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3. Construction output in April 2019

While the last six months have seen volatility in the monthly series for construction output all work, the quarterly path shows a general trend of slowly sustained growth since Quarter 2 (Apr to June) 2017. That said, the growth seen since Quarter 2 2017 is markedly slower than the growth seen prior to that period, as is visible in Figure 1.

Figure 1 shows the monthly and quarterly indexed chained volume measure, seasonally adjusted series. The quarterly series provides a smoother and more comprehensive view of trends within the construction industry than the more volatile monthly series.

Construction output grew by 0.4% in the three-month on three-month series in April 2019. This growth in the three-month on three-month series reflects the relative weakness of the period November 2018 to January 2019, as the monthly all work series has fallen by 0.4% in April 2019.

The growth in the most recent three-month period was driven by infrastructure, and non-housing repair and maintenance, which saw increases of 3.6% and 2.3% respectively. Private commercial new work was the strongest contributor to declines across the period, seeing a fall of 2.2%. However, despite the overall three-month on three-month growth, the declines seen in April 2019 in the month-on-month series bring all work to similar levels to those seen in mid-2018. This level remains 1.4% above the 12-month low seen in December 2018.

The monthly, chained volume measure seasonally adjusted all work series decreased in April 2019 and is now at £13,599 million, which is £316 million down from its record high recorded in February 2019.

Contributions to growth

Construction output can be broken down by different types of work; these are categorised into all new work, and repair and maintenance, as shown in Figure 2. It is worth noting that all new work accounts for approximately two-thirds of all work, while repair and maintenance accounts for approximately one-third.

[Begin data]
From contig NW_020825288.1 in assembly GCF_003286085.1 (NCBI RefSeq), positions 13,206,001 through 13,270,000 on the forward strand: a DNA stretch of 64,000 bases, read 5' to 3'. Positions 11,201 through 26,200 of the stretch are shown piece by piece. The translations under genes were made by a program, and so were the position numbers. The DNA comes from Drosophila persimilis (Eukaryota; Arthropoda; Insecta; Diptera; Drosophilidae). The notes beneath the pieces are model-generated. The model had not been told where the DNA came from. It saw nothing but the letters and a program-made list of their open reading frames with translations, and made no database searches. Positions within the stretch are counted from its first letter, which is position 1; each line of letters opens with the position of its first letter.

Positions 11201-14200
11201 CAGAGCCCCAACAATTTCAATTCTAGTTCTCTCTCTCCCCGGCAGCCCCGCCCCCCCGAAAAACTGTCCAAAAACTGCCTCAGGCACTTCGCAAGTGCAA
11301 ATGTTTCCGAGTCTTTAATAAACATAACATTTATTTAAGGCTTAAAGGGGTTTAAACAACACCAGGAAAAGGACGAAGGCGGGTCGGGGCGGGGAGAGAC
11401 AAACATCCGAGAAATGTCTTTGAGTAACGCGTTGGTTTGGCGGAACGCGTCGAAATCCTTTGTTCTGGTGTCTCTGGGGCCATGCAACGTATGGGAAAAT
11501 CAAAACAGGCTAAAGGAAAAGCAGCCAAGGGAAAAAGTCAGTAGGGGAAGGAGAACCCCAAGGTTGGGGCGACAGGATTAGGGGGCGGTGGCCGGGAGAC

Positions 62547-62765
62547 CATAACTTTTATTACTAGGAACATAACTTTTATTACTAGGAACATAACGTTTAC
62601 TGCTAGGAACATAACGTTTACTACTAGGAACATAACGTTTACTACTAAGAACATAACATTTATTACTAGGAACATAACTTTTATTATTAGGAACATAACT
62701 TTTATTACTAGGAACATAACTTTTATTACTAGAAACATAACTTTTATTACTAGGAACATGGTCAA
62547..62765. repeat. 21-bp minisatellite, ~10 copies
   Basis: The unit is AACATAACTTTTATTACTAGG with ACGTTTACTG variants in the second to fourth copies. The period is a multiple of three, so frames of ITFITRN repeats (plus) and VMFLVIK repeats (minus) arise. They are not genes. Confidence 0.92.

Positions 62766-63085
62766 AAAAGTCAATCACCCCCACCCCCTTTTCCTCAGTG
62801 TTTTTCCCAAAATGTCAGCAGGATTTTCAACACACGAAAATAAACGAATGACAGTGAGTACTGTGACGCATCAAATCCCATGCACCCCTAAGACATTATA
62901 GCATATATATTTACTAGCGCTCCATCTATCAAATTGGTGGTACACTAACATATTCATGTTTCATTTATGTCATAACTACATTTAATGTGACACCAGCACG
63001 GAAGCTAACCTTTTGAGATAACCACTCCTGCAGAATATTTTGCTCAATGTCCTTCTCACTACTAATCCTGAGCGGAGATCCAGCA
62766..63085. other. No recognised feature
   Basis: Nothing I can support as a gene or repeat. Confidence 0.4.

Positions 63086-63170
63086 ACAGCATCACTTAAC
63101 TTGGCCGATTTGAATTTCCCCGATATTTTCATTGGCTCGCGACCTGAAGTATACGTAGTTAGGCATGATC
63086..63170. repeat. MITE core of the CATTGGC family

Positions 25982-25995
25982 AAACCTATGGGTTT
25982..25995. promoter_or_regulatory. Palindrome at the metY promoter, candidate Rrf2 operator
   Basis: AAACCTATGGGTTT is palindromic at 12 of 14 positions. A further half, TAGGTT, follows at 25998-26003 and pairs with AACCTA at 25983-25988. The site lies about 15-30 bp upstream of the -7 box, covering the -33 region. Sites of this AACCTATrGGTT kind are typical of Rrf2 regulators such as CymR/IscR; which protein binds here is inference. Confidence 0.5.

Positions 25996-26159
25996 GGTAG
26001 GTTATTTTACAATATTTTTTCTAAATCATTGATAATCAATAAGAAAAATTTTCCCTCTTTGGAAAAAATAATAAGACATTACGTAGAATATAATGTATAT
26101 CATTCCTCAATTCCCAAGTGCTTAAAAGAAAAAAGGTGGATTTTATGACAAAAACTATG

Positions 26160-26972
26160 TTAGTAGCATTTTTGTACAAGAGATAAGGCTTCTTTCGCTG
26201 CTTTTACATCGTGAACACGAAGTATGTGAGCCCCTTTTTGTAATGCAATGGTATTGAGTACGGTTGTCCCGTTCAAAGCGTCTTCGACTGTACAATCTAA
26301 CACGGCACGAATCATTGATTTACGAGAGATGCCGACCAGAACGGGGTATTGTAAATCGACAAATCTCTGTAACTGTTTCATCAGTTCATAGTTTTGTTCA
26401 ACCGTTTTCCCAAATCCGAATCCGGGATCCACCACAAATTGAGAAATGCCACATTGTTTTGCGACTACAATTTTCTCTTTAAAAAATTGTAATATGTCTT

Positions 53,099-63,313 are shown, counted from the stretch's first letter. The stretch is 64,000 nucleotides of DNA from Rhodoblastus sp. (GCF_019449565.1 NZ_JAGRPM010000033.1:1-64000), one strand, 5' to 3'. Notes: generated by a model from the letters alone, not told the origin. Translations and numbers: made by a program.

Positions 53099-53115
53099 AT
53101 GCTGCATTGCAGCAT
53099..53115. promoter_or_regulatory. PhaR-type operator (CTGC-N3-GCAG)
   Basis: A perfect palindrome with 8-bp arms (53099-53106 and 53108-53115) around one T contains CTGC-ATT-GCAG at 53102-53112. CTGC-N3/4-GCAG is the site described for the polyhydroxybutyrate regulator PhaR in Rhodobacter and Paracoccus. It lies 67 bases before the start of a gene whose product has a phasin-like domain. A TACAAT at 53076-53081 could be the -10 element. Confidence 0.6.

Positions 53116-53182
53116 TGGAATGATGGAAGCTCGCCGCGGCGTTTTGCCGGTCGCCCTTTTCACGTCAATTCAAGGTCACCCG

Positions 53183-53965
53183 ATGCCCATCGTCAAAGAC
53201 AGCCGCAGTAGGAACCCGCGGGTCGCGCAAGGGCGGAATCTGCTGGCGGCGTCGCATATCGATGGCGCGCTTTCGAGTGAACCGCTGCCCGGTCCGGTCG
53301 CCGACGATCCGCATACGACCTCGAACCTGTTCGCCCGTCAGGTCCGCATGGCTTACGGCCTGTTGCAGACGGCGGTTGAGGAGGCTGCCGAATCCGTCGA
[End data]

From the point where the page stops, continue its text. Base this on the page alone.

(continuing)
The fall in repair and maintenance in the month-on-month series in April 2019 was exclusively driven by private housing repair and maintenance, which declined by 7.4%. Despite public housing repair and maintenance growing by 5.2%, its small size relative to both private housing repair and maintenance, and non-housing repair and maintenance (which grew by 0.2%) meant that repair and maintenance saw an overall decline of 2.1%.

The month-on-month increase of 0.6% in new work in April 2019 was not enough to offset the decline in all work. The increase in new work was driven by housing and private commercial new work – both private and public new housing saw growths of 2.0% and 2.4% respectively, and private commercial new work grew by 0.9%. These growths were counterbalanced by declines in private industrial new work and public other new work of 3.2% and 2.6% respectively.

As can be seen from Figure 3, all work has grown by £153 million in February 2019 to April 2019, compared with November 2018 to January 2019.

New work saw minimal growth of £16 million in the most recent three-month on three-month period, following on from the flat growth seen in March 2019. Infrastructure saw growth of £191 million, which was the largest in new work. The only other type of new work that grew was public new housing, which increased by £77 million. All other types of new work declined, with the biggest falls being seen in private commercial new work and public other new work, which fell by £155 million and £59 million respectively.

Repair and maintenance saw stronger performance, with £136 million growth in the latest three-month period. This was driven largely by non-housing repair and maintenance, which grew by £164 million, with a smaller contribution from a £16 million growth in private housing repair and maintenance. In contrast to this, public housing repair and maintenance fell by £44 million.